Trigonometry comes up in many aspects of biology. One example is X-ray crystallography, a technique used to determine the three dimensional structure of molecules. X-ray crystallography has been used to determine the atomic structure of thousands of biologically important molecules including vitamins, proteins, and perhaps most famously DNA. X-ray crystallography exploits the fact that when an x-ray is passed through a crystal, it is diffracted according the crystal's atomic structure.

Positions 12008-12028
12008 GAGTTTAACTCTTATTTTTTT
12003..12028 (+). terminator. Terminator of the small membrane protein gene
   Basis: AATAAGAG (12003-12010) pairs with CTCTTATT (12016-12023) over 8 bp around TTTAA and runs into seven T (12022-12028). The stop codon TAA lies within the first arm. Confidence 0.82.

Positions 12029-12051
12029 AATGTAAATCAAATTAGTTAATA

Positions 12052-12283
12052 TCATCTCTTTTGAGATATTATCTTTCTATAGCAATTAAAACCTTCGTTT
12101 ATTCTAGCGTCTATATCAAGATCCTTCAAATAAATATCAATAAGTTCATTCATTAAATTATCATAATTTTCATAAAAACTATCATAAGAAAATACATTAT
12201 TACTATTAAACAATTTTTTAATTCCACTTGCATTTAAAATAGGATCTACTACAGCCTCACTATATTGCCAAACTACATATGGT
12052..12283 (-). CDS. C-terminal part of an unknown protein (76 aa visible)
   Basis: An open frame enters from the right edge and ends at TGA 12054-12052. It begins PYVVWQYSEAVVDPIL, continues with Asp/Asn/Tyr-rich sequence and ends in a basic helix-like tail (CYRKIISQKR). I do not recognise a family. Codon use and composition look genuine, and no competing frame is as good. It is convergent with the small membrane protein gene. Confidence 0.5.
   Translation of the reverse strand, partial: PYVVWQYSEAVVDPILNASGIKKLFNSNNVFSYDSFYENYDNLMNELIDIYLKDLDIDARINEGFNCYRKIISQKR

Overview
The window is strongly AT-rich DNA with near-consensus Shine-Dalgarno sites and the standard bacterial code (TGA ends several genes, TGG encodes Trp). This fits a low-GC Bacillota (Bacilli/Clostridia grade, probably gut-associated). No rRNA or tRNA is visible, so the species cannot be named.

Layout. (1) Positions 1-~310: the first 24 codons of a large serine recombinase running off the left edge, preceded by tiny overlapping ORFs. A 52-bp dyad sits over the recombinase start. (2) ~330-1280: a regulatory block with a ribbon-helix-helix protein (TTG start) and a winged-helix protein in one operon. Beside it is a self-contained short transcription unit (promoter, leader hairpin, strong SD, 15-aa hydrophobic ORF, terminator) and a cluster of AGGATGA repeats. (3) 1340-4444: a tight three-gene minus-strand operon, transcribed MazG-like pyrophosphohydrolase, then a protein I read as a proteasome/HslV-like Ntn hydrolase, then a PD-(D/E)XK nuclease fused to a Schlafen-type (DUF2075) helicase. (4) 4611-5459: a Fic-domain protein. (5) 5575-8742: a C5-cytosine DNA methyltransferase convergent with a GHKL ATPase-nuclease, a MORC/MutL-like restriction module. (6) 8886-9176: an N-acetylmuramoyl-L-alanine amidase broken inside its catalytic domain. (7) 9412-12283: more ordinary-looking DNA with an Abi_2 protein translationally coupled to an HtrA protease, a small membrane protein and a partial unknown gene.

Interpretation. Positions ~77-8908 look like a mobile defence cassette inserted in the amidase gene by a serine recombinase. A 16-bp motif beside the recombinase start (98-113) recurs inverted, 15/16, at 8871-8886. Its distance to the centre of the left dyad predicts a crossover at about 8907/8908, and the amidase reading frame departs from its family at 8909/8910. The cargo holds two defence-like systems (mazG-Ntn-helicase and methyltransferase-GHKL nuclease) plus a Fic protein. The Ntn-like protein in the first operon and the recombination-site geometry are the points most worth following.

The structure of a crystal can be experimentally determined by Bragg's equation,
nλ = 2dsinθ,
where λ is the wavelength of x-rays, d is the distance between atomic planes, θ is the angle of reflection (in degrees), and n is a positive integer.
Notice that Bragg's equation is a trigonometric function. By the end of this tutorial you should be able to work with this and other trigonometric functions when you encounter them in the classroom or laboratory.
In the next section we will explore the basics of trigonometric functions.